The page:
Decolonization with mupirocin associated with antiseptic daily body cleansing*
The recommendations published by the CTIN target, as a matter of priority, MRSA and Enterobacteria producing extended-spectrum β-lactamases, as these bacteria are highly pathogenic and commensal, favouring their clonal spread within hospitals and raising fears for their spread in the community. The CTIN suggests that patients colonised/infected with MRSA should be identified, that these patients should be placed in isolation and that complementary measures should be implemented, including screening for carriers upon admission and during hospitalisation and treating human reservoirs (see table 1). Several questions concerning the application of these measures in R-CCF remain unanswered, notably due to difficulties evaluating the effect of any given measure within a wider strategy. Given the lack of evidence to demonstrate the efficacy of some measures and a lack of means, the concerned establishments have implemented the recommendations of the CTIN only half-heartedly .
For several years, the Hygiene Department of Besançon University Hospital has placed all its means (computer facilities and biological platform) and competences at the disposal of a 120-bed chronic-care-centre (Tilleroyes Health Care Centre), with a view to controlling MRSA infections. As most of chronic-care-centers in France, the Tilleroyes Centre admitted more than 90% of elderly patients coming from acute care facilities. These patients are hospitalised approximately during 30 days and received mainly nursing cares and incidentally invasive medical cares. The aim of this article was to use the experience acquired and published data as a basis for considering the efficacy and feasibility of some of these measures, particularly those frequently contested by health professionals involved in the fight against nosocomial infections in R-CCF: screening, isolation and chemical decolonization.
The occurrence of MRSA in rehabilitation and long-term-care-facilities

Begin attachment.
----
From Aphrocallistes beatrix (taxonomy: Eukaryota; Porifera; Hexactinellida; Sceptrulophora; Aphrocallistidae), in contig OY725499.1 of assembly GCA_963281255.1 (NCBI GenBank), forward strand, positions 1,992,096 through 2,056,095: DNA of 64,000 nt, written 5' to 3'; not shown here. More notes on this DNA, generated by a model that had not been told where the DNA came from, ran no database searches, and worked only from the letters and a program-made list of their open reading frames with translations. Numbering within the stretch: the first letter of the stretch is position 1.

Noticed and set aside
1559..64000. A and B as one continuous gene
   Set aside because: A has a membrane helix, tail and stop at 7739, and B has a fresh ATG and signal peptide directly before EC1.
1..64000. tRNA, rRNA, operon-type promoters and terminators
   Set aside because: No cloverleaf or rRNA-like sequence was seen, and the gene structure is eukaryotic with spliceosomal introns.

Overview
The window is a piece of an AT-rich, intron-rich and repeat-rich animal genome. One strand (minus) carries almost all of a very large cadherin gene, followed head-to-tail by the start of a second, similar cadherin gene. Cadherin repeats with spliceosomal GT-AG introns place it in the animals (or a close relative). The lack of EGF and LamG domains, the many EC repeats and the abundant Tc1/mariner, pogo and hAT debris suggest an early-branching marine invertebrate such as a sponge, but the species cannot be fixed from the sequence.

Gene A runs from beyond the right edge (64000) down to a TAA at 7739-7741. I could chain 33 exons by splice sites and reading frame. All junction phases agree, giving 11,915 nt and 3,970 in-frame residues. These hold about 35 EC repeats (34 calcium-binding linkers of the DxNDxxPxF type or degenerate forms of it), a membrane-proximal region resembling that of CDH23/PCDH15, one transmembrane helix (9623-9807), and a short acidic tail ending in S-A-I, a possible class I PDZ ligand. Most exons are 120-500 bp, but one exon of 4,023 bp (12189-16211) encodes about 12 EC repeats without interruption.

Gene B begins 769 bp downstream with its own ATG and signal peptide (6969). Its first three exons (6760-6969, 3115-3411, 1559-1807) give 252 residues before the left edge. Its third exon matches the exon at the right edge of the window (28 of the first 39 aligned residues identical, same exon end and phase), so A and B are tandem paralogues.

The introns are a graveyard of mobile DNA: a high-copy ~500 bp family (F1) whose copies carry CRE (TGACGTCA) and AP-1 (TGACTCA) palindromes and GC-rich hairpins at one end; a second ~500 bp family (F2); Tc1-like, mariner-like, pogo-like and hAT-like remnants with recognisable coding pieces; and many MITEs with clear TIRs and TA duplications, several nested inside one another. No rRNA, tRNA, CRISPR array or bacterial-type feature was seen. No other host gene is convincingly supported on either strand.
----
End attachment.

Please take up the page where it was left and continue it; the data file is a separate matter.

In the study carried out by the Microbiology Surveillance Network of Northern France , the incidence of MRSA colonisation/infection in chronic-care-facilities was 0.69 per 1000 days of hospitalisation. This incidence increased significantly between 1996 and 2000, such that it was similar to the mean observed in all types of ward and in all hospitals considered together (0.84 per 1000 days). The frequency of methicillin resistance was considerably higher than that in other types of unit (61% versus 14.4 to 42.5%). In the Franche-Comté region of France, the incidence of MRSA in rehabilitation units was 0.55 per 1000 days in 2002, which is identical to the overall incidence in all types of ward, and the frequency of resistance was practically identical to that reported in northern France (62%). Despite these figures, the direct effect of MRSA infections in R-CCF appears to be limited, given the severity of the associated morbidity. In fact, two severe infections (one case of bacteraemia and one case of deep infection) were observed in the 26 colonised/infected patients (7.7%), whereas 20.7% of the colonised/infected patients in acute-care units had severe infections (35 infections, including 16 cases of bacteraemia, 11 deep infections and eight lung infections diagnosed from samples taken during invasive interventions, in a total of 169 colonised/infected patients). However, given that patients are continually transferred between R-CCF and acute-care facilities, it is reasonable to consider these units together with all other care units and to measure the effect of MRSA on a regional health care network rather than on the scale of a given ward or hospital. If this approach is used, the rare figures available show the amplification effect of R-CCF on MRSA propagation (11.6% of patients were carriers upon admission versus 18.7% upon discharge) . Several studies carried out in intensive care units have shown that the duration of hospitalisation is a risk factor for MRSA colonisation/infection [15, 16]. It therefore seems logical that hospitalisation in R-CCF may amplify the spread of MRSA. Furthermore, the high frequency of "openly" colonisations/infections like urinary infections or colonised wounds, favours the spread of strains both on the hands of staff and via the inert environment [17–19].